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Becoming Protagonists for Integration: Youth Voices from Segregated Educational Spaces

  • Author(s): Johnston-Goodstar, Katie
  • Nagda, Biren (Ratnesh)
  • et al.
Abstract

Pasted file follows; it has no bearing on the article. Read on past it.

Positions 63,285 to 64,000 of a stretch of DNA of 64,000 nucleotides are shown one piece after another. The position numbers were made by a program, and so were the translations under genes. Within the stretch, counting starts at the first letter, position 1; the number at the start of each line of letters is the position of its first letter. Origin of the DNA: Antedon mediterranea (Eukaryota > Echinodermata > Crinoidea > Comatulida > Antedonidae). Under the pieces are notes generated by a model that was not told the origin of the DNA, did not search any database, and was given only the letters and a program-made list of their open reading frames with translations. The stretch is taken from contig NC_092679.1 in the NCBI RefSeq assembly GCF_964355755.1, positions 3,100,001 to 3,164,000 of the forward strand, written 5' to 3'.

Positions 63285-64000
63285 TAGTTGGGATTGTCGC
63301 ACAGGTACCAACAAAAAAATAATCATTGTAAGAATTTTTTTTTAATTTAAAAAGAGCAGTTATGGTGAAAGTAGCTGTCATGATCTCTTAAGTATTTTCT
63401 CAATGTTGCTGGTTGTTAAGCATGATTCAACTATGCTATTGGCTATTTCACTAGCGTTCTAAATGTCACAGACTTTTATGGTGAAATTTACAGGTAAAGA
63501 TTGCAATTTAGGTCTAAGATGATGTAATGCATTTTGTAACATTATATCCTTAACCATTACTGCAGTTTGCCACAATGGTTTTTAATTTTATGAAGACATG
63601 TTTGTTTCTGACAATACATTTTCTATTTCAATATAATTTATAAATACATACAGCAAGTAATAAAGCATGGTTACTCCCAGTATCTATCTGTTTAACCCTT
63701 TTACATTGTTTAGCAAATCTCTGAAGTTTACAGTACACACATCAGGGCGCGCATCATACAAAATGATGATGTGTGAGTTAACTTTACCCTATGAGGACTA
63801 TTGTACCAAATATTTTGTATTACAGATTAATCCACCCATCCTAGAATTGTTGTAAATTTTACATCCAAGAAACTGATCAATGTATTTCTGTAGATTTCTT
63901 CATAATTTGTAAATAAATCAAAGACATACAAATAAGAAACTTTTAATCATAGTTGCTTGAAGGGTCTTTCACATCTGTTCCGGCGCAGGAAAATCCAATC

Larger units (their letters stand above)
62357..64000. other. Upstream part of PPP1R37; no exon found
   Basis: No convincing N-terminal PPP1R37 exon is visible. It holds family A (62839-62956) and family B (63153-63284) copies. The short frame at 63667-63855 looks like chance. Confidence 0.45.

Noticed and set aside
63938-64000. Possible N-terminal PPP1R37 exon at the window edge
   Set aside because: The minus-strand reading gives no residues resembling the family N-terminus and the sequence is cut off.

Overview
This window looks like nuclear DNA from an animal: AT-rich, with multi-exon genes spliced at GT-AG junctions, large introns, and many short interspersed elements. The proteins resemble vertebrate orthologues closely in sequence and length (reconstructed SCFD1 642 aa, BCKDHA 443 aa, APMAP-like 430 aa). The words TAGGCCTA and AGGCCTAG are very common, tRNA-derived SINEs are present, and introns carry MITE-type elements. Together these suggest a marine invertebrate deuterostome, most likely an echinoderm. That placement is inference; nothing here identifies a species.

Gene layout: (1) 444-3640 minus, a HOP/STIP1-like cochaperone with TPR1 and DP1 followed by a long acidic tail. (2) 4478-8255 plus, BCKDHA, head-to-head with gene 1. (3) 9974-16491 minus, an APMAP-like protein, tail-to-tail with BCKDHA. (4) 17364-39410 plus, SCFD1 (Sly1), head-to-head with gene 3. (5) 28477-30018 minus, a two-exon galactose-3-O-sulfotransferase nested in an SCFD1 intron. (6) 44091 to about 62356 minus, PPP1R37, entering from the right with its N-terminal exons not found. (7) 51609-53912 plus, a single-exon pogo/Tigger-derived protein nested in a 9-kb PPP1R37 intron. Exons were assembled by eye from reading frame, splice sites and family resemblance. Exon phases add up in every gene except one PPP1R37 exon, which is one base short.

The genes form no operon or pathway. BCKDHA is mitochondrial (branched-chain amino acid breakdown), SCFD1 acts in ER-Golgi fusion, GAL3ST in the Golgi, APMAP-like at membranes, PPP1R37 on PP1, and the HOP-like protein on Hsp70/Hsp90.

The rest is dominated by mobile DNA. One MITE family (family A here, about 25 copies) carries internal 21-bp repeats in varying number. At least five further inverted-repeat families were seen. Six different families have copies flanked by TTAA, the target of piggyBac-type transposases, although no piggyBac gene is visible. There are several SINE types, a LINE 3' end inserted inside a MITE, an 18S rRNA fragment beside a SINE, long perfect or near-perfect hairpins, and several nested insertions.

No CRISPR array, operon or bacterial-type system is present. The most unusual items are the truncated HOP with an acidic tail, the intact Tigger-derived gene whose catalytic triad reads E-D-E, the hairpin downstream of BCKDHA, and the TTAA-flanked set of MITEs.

We report the preliminary findings of a community-based participatory action research project grounded in the principles of emancipatory education. Born as a grassroots response to profound racial and socioeconomic segregation between the "gifted" and "regular" learning programs, this action research collaboration was centered in a middle school. The project curriculum was built on the premise that youth have the potential to become protagonists of integration. With that in mind, the project provided a space in which to become increasingly conscious about segregation and to imagine and enact new possibilities for integration. Findings from in-depth qualitative interviews with six youth participants reveal various youth efforts toward integration in three distinct layers of consciousness that we refer to as voice: (a) reflective voice as an awareness of self in segregated places and the associated social consequences; (b) dialogic voice as communal recognition of the structural nature of segregation, solidarity in opposition to it, and a common need for healing and reconciliation; and (c) praxis voice as the commitment to transforming segregated educational spaces through a critique of segregation and demand for subdermal diversity. We discuss the implications of these findings for continued transformative action at the local site and lessons for educational pedagogies and actions in general.

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